Black Hills 69 Gr. BTHP

I zero the weapon to Army standards. I ensure proper functioning of at least 100 rounds. I make sure the weapon will hold the zero during this functions check.

I would test the same amount of ammunition in the rifle of your choosing especially if you are going to have multiple types of ammunition for the one rifle. IMO, I would stick with one HP round and one FMJ round. Switching between ammunition of different weights and profiles will throw your zero off.

One of the things I have done…

I mechanical zero every AR I have.

Take each rifle to the range and zero it with M855 ball ammunition.

I make note of the amount of adjustments I have made to the sights.

I will take my primary SD round and zero that. Making notes as to the change in adjustments from my M855.

I know that from my M855 to my MK262 I have to move 1 click right and 1 click up. If I switch back to M855 I simply adjust 1 click left and 1 click down.

Mechanical zero: Bring front sight post flush with base. Rear sight is moved all the way to the left and then back to the right while counting the clicks. Once you've reached the farthest you can go, divide by 2 (Odd numbers round up by one) and then that's the amount that you move back to the right.

This should be the base of your zero. You can always go back to mechanical zero no matter what. It never changes. Make your adjustments off of your mechanical zero for your ammunition. If you use two different types (M855 and MK262) make you adjustments for the second round off the M855. You can't ever go wrong.
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Old 12-06-2010, 19:04   #12
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Originally Posted by Glolt20-91 View Post


Just tryin' to make things more difficult aren't you?

I've always wanted to add a Colt to the 5.56 collection, liked the ones we had about 40 years ago.

I guess it's time to use the sights and test the Barnes 62gr, Hornady 68/75gr at distances more than 25ft.

Bob
Howdy.

As far as tryin' to make things difficult?

Well, there's only one way to be sure, you know?
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Old 12-06-2010, 19:14   #13
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How does MK262 fare my m855 within 50-100 yds. I've always considered it more for longrange and since its so heavy I've never tried it my in 1:9
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Old 12-06-2010, 19:24   #14
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How does MK262 fare my m855 within 50-100 yds. I've always considered it more for longrange and since its so heavy I've never tried it my in 1:9

Out of my Colt LE 6920, 16" Barrel, 1:7 twist…

25 Meter Military Zero target…

I had a deviation of less than 1/8" in adjustments. Now that's 25 meters.

At a hundred yards, without my book here, I will guess around 2 inches difference. Now the MK262 is considered "match" ammunition as opposed to the M855. Again, the differences are a guess right now. I am not at home and don't have my dope card with me. Also, every M4 I have is different in the realm of accuracy and zeroing.

There is negligible differences in accuracy between the MK262 and Hornady TAP 75 Gr. BTHP ammunition that I have tested. For my zero, I didn't have to adjust anything when I used the TAP as my primary round instead of the M855.
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Old 12-06-2010, 19:26   #15
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One thing I would like to add…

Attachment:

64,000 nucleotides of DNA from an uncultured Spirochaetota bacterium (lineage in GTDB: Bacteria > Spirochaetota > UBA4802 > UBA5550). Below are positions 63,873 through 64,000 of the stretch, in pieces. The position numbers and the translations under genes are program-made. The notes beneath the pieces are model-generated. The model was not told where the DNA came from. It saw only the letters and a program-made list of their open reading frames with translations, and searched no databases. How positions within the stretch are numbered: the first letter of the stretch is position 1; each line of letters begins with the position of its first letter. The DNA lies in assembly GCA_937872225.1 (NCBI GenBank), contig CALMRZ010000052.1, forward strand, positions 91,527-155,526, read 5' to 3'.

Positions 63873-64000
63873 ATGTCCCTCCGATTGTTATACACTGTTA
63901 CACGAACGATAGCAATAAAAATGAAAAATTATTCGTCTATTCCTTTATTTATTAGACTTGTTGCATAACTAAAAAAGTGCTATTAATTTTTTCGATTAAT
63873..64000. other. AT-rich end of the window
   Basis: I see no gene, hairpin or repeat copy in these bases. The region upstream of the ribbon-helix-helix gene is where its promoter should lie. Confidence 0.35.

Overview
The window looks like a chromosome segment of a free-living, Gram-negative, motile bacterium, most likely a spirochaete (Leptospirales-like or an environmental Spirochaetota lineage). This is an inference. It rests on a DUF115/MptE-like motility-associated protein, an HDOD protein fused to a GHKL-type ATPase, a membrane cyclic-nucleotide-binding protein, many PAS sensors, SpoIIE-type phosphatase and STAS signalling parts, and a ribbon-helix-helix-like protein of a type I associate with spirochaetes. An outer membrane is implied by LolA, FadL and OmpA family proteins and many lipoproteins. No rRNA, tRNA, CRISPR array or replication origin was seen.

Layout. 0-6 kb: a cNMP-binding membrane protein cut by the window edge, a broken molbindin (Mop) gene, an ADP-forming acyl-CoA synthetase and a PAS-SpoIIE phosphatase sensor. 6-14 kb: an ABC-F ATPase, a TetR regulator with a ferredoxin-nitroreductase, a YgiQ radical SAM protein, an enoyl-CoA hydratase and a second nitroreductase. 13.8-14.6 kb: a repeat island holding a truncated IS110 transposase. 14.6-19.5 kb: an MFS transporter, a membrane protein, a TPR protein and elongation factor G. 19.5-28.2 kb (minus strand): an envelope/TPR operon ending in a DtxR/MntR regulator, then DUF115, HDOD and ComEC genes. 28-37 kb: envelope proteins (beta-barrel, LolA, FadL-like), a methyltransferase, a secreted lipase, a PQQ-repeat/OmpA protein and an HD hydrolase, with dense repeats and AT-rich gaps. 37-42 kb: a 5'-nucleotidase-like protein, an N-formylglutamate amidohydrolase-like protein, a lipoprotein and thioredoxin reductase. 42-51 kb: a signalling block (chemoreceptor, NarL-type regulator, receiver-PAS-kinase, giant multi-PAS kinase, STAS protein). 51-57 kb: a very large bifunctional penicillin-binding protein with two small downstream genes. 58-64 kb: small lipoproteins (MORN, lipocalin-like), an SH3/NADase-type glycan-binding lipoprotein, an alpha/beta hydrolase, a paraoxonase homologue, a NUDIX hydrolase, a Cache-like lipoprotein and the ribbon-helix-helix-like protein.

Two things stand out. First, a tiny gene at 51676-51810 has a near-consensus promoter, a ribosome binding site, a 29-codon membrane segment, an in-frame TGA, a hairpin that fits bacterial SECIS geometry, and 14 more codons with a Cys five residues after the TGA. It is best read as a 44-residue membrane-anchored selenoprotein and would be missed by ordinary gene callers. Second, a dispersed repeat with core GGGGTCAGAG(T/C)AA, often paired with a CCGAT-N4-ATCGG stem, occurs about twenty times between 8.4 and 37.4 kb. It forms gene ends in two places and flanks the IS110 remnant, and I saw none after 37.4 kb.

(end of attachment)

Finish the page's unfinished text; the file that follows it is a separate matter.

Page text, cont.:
I have had M4s with a 1:9 twist rate. I was able to get about 3 inch groups at 200 yards when I used BH 69 Gr. BTHP ammunition.

Again, every rifle is different and I am by no means an expert in the realm of long range shooting. I just know how my rifles shoot.
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Old 12-06-2010, 19:55   #16
locosteelersfan
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SS,
Thanks I was talking more on the lines of terminal ballistics for SD/HD
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Old 12-06-2010, 20:12   #17
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SS,
Thanks I was talking more on the lines of terminal ballistics for SD/HD

Ahh…I gotcha now.

I'm not a ballistics expert however, I do think that the MK262 would do a better job (Especially MK262 MOD1) in wounding/killing. Better fragmentation, deeper penetration and better accuracy on target (As long as you have the time to take a well aimed shot). It has been stated that the MK262 is not a good hard barrier penetrator, however I do not see myself having to punch through car windows and doors. If that ever did come to fruition, I wouldn't hesitate to use it.

There is a website you can go to where they did some really good testing of the ammunition. I can't remember if it's arf.com or M4.net…Something like that. Gary Roberts is the one who did the tests.
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Old 12-07-2010, 21:40   #18
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Originally Posted by locosteelersfan View Post
SS,
Thanks I was talking more on the lines of terminal ballistics for SD/HD
Unless you live in a mansion or something, Most common HD ranges shouldn't have a noticeable affect on heavier bullets out of a 1:9 twist barrel. I would buy some Hornady 75 grainers, find the longest distance in your home you would likely have to shoot from, and see how well they do.
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Old 12-07-2010, 22:06   #19
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Unless you live in a mansion or something, Most common HD ranges shouldn't have a noticeable affect on heavier bullets out of a 1:9 twist barrel. I would buy some Hornady 75 grainers, find the longest distance in your home you would likely have to shoot from, and see how well they do.
So you disregard yaw factor within bullet types.

What if "home" defense includes my entire property? I didn't say close qt'ers or i'd be using my pump.
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Old 12-12-2010, 02:19   #20
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Quote:
Originally Posted by OgenRwot View Post
Yeah once you get up over 60-62 grains you're gonna need to go faster than 1:9, it wont stabilize that heavy of a projectile. 1:8 is fine but 1:7 is going to be more readily available.
Not always. For example out of 8 1/9 twist guns I have tested with 75 grain TAP (556 load) only one gun did not stabalize the round. (Bushmaster Patrolman carbine.)